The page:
This was a really neat display: concrete molds of giant leaves, coated in a number of different finishes. Many were pearlescent, and some even glowed in the dark. The process is shown on the signs adorning the front table (right side of photo).
Kindred spirits Ron & Kathy Linton were there, featuring photography from the Black Hills. I met them last year, when Ron noticed I had the new Canon 10-22mm lens on my camera. He's since bought the same lens and really likes it. I took a few minutes to say hi and chat, but had to move on because of a Superbike race I wanted to catch this afternoon.
I didn't know that the A'Fair was happening this weekend. I suppose that's because I don't read the paper, rarely watch television, and don't spend much time around a radio. Thankfully I was able to make a quick trip up there this afternoon and look around, find a couple of neat sights to investigate, and enjoy an afternoon walking around the capitol grounds. Next time I'll try to find out about it earlier, so I don't have to skip the snow-cone stand in order to save time!
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That's right. As a big proponent of motorcycling in North Dakota, I'm pretty happy to say that a motorcycle closed the books on "civilian" travel over our beloved bridge. If I may digress for a moment, I'd like to point out that this bridge was scary/fun back on a motorcycle back when it had the metal deck! Not only could a rider look straight below and see the water, but the gridwork made motorcycle tires "swim" back and forth in a manner most discomforting at first. Digression aside, those fine folks in the picture above were blocking off public traffic on this bridge forever. Maybe they sensed that I am a former DOT employee, maybe they were just being polite...in any case, they allowed me to park my motorcycle off to the side and wait to be the last guy across.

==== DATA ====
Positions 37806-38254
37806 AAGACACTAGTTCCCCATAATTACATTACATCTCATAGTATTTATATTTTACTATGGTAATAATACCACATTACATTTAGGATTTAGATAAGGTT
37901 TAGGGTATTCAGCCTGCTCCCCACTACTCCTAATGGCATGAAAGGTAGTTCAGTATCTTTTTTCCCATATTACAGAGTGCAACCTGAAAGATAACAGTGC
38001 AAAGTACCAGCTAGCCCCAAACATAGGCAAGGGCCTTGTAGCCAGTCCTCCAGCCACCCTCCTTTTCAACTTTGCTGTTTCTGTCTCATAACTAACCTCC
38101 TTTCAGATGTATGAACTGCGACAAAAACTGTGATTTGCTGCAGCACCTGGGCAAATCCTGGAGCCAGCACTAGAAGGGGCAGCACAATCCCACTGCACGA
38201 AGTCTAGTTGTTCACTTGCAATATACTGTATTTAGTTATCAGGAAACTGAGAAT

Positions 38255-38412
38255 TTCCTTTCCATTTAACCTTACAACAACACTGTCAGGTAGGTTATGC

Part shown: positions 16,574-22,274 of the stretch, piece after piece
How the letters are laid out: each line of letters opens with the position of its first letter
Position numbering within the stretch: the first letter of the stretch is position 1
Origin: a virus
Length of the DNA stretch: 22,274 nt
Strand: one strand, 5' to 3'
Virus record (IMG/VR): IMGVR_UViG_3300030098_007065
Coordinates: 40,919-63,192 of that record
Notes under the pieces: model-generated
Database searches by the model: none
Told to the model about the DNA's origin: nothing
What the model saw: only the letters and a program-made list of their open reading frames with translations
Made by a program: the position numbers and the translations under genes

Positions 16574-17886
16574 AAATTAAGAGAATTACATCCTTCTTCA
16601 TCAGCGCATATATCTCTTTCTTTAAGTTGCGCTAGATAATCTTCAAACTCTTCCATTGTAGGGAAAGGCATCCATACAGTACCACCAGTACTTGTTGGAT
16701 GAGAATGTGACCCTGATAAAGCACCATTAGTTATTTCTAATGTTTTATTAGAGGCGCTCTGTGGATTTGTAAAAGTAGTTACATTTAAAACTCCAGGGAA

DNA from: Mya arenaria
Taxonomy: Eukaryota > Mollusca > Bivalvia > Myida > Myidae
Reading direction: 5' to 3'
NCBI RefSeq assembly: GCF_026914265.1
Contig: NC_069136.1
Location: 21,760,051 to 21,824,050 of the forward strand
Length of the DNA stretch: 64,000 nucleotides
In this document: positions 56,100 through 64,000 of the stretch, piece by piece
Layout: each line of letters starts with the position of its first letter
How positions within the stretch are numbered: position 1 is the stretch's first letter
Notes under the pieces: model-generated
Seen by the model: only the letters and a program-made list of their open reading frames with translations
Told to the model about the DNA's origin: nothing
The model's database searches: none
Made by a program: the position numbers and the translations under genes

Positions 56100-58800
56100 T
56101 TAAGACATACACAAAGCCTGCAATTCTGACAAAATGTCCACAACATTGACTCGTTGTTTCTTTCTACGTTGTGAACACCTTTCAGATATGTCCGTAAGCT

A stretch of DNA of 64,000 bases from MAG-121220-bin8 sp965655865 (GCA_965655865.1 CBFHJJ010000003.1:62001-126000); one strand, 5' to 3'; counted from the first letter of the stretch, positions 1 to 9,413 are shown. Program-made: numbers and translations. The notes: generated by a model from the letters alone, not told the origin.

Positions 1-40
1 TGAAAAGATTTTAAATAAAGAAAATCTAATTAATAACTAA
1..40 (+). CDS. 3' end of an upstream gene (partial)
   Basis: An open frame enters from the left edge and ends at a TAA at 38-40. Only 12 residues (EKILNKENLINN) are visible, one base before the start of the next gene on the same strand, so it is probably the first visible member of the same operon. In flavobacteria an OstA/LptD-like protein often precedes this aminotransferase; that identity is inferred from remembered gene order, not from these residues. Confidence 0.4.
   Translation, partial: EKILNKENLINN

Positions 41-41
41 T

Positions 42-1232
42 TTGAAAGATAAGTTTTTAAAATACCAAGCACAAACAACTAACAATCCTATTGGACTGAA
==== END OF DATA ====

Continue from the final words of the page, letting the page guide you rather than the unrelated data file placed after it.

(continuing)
Someone in a white Ford Thunderbird actually got in behind me after I took off across the bridge from the Bismarck side. At that point I thought I'd missed my chance to be the last person across the bridge, and resigned myself to simply being the last motorcycle across. But an idea struck as I reached the Mandan side: turn around. Not only did I want to take more pictures, but I had to get back to work! I'm very busy and didn't have a very long lunch break. So, when I got to the Mandan side, I did a quick U-turn and headed back. That made me the last motorcycle and last vehicle to cross.
This is what it looks like to have the Memorial Bridge all to yourself...that is, if you're on a customized Suzuki with a camera hanging around your neck. This will live on as my last view of the bridge I've known all my life, even when I was living in Montana as a kid and looked forward to the "humming bridge" when we'd come to Bismarck to visit family.
My sources tell me that someone called KFYR-TV after their newscast to complain that he was the last guy across. That would have to have been either the person behind me in the white car, or the last person to come across from the Mandan side (before I did my u-turn). In any case, nobody came across from the Bismarck side after the white car and I, and nobody came across from the Mandan side after I did. I know because I sat at the red light on the east end of the bridge for what seemed forever, since I was wearing leather riding gear and was very hot. Nobody came up behind me. Sorry, whoever you are...the reports are accurate.
Just as I got to drive on the Expressway Bridge shortly after it opened (I had my permit, my mom let me drive) I got to ride on this bridge right before it closed. I know, it's odd to be so sentimental about local landmarks...but what can I say? I love Bismarck-Mandan. I always have. That's why I started this website in the first place. I'm just thankful that I have a camera and can run around after things like this. It's cool to document Bismarck-Mandan history and provide a viewpoint for the record.
By the way, I noted again today that Brad Feldman seems to have the same sort of sentimentality for our town. I really like his Around Town segments on KX news, as well as his knack for local information. I could tell from the tone of his report on the bridge closing on tonight's news. It's cool to see someone who has a love of their community and what's going on here. Hopefully people who read my ramblings here will catch that sentimentality, then things like this bridge closing will seem a little more significant.